Atlantic salmon are rare anywhere since numbers have declined precipitously—the Sun says that the species is endangered in the UK, was all but wiped out there by factory pollution in the 1700s, has sunk by some 50% nationwide since 2006, and has declined globally by some 23%—but there might be some hope that this rare event marks a new beginning of salmon returning to the river.

How did Rodriguez, a construction worker, respond to his historic fly rod catch?

"I was gobsmacked," he told The Sun.

FWP Hires Additional Staff for Jefferson Basin Monitoring

Over the past few months, we've endeavored to tell you about the steep declines in trout numbers in famed Montana Rivers like the Big Hole, the Beaverhead, and the Ruby rivers to name a few.

We also told you last fall about mandatory fishery closures that were begun on several of those Jefferson Basin fisheries in an effort that was spearheaded by the Montana Fish and Wildlife Commission in its efforts to try and help protect spawning brown trout, curtail angling pressure, and hopefully begin to address these steep trout declines.

As one of the biggest stories in the fly fishing world last year continues on into the New Year, there's more to come as FWP, in a partnership with Montana State University, is bringing aboard new staff and MSU students for studies and work throughout 2024 designed to learn more about and to stem these trout declines in both rainbows and browns. Hopefully, more key concerns will be figured out for these world-famous trout streams and what to do about them.

This action includes the hiring of a new fisheries technician based in Dillon, and the use of three PhD students and support staff, who will soon begin studies on recreational use of these trout streams, adult trout mortality in these waters, and what juvenile trout recruitment looks like in these key waters.

"We’re looking forward to beginning this important field season this spring,” said Mike Duncan, FWP’s fisheries program manager in southwestern Montana, in an agency news release. “We’re grateful for the partnerships that will make these studies possible as we work toward solutions to the issues we’re seeing for fish in the Jefferson Basin.”

To learn more about the agency's management work and response to the steep trout declines in the Jefferson Basin, visit the agency's website.

Problems with Wyoming Dam Proposal?

In an era when it seems like more dams are being taken down than built, it looks like one project to construct the West Fork Dam in Wyoming’s Medicine Bow National Forest might be in trouble before it's even begun.

That news comes from a featured story posted on Jan. 25, 2024 by WyoFile.com, which says that a critical assessment by a U.S. Forest Service specialist in 2022 casts doubt on the controversial proposal.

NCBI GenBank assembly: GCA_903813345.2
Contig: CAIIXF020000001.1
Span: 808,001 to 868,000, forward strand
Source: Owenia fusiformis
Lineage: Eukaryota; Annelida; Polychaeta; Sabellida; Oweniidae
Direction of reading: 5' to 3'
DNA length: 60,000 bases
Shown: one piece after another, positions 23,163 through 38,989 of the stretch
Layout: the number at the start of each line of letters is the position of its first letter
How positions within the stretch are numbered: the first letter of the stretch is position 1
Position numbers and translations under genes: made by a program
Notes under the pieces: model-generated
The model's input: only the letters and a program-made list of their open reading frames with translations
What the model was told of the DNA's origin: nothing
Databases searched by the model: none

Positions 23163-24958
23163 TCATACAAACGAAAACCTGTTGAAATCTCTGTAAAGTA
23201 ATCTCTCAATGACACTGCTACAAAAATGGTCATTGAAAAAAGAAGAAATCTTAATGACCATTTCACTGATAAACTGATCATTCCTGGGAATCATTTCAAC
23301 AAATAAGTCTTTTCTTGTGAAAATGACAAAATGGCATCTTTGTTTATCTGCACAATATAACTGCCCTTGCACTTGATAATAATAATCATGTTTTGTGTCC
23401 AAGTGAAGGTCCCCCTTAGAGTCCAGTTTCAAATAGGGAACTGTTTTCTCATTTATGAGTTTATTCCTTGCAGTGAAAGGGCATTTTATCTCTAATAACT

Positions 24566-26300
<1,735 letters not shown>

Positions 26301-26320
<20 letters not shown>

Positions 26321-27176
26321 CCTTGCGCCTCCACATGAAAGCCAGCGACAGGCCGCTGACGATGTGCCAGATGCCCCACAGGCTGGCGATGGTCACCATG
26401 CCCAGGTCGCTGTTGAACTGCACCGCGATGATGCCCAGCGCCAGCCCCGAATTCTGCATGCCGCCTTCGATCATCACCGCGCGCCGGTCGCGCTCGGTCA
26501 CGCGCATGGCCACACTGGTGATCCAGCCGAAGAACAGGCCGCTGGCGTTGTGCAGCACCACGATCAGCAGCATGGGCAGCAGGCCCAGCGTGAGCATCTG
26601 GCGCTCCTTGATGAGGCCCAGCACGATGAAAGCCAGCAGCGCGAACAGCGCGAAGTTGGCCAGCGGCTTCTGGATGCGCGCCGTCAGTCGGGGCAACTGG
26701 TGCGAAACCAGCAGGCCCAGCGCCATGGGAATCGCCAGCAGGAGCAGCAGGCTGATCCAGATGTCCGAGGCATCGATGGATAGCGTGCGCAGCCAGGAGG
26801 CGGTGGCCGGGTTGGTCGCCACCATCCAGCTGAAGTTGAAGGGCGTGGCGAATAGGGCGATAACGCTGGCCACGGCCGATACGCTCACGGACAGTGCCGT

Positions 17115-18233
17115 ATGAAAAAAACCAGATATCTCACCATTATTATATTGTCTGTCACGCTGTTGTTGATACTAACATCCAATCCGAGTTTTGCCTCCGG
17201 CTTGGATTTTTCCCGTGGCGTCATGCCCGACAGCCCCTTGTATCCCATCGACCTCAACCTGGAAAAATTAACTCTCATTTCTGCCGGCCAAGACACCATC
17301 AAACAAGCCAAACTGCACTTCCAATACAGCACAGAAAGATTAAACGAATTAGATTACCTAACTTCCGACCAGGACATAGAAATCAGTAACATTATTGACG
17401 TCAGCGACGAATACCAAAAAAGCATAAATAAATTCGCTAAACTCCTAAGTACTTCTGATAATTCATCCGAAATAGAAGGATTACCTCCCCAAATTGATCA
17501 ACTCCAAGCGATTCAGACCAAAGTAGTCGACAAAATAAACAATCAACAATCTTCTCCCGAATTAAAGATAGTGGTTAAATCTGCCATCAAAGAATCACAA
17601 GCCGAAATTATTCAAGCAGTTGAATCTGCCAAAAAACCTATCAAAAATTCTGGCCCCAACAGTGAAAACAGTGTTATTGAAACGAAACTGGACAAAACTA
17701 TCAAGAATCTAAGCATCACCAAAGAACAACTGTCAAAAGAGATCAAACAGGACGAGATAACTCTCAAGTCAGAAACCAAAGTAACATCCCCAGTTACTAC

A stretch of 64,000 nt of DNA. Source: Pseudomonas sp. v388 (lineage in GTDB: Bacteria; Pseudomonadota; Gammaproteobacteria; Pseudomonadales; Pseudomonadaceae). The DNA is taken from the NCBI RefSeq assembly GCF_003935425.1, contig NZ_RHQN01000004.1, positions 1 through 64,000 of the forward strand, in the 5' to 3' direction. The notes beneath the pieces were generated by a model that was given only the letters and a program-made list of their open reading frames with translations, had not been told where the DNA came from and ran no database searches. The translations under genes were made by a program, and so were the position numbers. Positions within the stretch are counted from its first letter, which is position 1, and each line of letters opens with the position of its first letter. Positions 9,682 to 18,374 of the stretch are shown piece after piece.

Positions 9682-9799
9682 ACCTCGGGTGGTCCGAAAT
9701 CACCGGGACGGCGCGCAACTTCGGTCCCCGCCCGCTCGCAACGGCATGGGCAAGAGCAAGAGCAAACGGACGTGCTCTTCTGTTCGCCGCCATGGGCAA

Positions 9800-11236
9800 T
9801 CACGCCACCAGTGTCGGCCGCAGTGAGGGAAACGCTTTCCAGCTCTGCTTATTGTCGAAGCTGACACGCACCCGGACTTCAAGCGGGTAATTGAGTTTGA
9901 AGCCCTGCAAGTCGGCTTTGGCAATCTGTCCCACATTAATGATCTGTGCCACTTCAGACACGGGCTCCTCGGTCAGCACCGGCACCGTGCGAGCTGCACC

That comment—which reportedly came from an internal Medicine Bow Ranger Distric e-mail discussion that quotes forest environmental policy analyst Matt Schweich—says “…[t]he Forest is concerned that the State’s current preferred concept does not align well with Forest Service policy and the Forest plan, that it may not be in the public interest, and is likely to be highly controversial with the public.”

A Google Earth rendering of a proposed reservoir and dam in the Wyoming mountains.
The U.S. Forest Service is concerned that a proposed dam in the Yampa River drainage "...does not align well with Forest Service policy and the Forest plan, that it may not be in the public interest, and is likely to be highly controversial with the public.”

The comment concerning the 264-foot high proposed dam was a part of a 2022 brief reportedly intended for U.S. Secretary of Agriculture Tom Vilsack according to the news story. The brief came about as Medicine Bow staff prepared a briefing paper on the Cowboy State's plans to construct the dam and the 130-acre reservoir above it in Carbon County.

Said to aid late season irrigation needs for fewer than 100 irrigators, some 96% of comments on the $80 million dollar plan apparently opposed the project according to WyoFile. A variety of concerns are in play for this hot topic, which largely came to light after WyoFile filed and was granted a Freedom of Information Act request.

There’s undoubtedly more to come on this story since WyoFile says that a Medicine Bow spokesman noted that Schweich’s opinion does not reflect the "official position of the agency," and that such a position will only be revealed through the Environmental Impact Statement.